Technical Paper

“ACCU-DRIVE” STABILITY WITH COMFORT THE 1969 BUICK CHASSIS

1969-02-01
690490
Buick engineers are well pleased with their '69 Chassis. Benefits of a unique front suspension camber curve are documented. The effects of various suspension parameters on ride and handling are explained. These were varied independently of one another in the course of evaluating over 30 suspension configurations.
Technical Paper

‘Bigelow Aerospace® Life Support Laboratory - Planning and Status’

2004-07-19
2004-01-2474
This Life Support Laboratory consists of a simulator of the spacecraft called Nautilus, which houses Air Revitalization Subsystem, Atmospheric Control and Supply, and Fire Detection and Suppression in the Equipment Area. There are supporting facilities including a Human Metabolic Simulator, simulated Low and Moderate Temperature Coolant Loop, chemical analysis bench, purified water supply, vacuum and gas supplies. These facilities are scheduled to be completed and start to operate for demonstration purposes by March 2005. There are an ARES Ground Model (AGM) and a Trace Contaminant Control Assembly in the ARS. The latter will be integrated with the AGM and a Condensing Heat Exchanger. The unit of AGM is being engineered, built, and will be delivered in early 2005 by EADS Space Division. These assemblies will be operated for sensitivity analysis, integration and optimization studies. The main goal is the achievement for optimal recovery of oxygen.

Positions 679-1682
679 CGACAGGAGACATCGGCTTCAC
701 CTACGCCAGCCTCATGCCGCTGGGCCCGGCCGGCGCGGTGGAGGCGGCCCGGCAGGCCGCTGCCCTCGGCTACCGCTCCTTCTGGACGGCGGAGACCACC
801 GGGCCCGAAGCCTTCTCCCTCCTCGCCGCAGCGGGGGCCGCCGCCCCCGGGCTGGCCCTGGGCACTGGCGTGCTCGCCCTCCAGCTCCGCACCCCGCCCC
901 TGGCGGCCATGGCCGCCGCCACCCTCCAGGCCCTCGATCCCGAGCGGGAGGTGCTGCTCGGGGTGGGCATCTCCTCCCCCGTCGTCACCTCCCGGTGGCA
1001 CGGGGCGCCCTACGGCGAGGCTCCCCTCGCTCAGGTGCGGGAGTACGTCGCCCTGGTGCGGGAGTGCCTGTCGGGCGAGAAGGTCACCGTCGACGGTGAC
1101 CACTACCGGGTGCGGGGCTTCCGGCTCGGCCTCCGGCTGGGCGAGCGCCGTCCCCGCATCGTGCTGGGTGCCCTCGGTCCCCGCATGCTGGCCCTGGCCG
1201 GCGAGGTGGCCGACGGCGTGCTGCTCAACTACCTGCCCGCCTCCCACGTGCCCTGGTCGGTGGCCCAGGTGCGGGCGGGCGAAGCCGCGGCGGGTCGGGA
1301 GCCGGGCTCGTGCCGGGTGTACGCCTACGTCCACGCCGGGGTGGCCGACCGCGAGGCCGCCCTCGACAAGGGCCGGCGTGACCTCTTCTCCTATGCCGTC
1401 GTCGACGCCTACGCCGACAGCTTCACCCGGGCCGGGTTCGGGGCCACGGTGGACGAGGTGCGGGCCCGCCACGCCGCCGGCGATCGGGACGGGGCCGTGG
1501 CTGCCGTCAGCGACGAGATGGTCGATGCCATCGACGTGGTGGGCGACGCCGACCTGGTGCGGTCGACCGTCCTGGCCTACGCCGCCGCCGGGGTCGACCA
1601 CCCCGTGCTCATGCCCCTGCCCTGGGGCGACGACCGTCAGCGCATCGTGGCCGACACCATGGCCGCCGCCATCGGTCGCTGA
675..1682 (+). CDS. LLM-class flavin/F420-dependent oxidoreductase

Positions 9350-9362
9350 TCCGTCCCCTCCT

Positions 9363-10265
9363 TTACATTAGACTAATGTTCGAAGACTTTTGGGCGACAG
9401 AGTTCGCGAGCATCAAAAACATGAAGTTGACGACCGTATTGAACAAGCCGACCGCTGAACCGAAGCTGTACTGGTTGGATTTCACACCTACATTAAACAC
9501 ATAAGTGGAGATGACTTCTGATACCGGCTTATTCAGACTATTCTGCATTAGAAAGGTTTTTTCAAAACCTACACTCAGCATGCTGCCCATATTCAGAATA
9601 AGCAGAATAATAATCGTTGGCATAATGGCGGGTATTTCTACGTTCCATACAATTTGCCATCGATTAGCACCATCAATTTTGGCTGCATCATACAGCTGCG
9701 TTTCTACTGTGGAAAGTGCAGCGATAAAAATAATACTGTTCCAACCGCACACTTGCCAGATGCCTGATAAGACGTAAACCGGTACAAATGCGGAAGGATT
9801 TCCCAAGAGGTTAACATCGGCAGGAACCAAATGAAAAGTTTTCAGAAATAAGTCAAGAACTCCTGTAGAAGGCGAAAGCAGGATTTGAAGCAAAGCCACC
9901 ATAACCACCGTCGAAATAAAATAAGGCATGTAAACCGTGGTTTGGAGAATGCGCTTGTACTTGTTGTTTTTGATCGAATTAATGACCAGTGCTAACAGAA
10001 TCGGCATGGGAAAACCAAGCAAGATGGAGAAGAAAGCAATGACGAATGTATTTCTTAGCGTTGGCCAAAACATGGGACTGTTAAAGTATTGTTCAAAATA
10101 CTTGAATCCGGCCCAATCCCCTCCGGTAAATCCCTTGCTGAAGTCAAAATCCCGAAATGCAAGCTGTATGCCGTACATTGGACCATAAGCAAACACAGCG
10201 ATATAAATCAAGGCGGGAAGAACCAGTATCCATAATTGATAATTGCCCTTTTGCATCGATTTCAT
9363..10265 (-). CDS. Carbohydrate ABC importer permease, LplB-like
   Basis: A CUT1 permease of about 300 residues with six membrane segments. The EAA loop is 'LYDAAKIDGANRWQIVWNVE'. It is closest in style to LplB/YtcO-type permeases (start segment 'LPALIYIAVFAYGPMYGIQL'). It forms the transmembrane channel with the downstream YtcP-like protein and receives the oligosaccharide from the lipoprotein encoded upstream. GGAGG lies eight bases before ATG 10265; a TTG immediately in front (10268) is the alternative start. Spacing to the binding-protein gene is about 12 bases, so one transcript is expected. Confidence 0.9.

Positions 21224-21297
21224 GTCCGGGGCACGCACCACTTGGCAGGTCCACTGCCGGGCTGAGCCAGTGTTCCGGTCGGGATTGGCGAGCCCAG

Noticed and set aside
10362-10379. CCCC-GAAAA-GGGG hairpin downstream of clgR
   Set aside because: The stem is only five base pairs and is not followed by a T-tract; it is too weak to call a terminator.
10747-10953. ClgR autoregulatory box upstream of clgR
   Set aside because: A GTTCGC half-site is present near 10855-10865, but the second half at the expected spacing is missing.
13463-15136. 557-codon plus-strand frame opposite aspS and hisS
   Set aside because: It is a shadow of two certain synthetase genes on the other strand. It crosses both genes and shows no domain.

Technical Paper

the effect of Residual Stresses Induced by Strain-Peening upon Fatigue Strength

1960-01-01
600018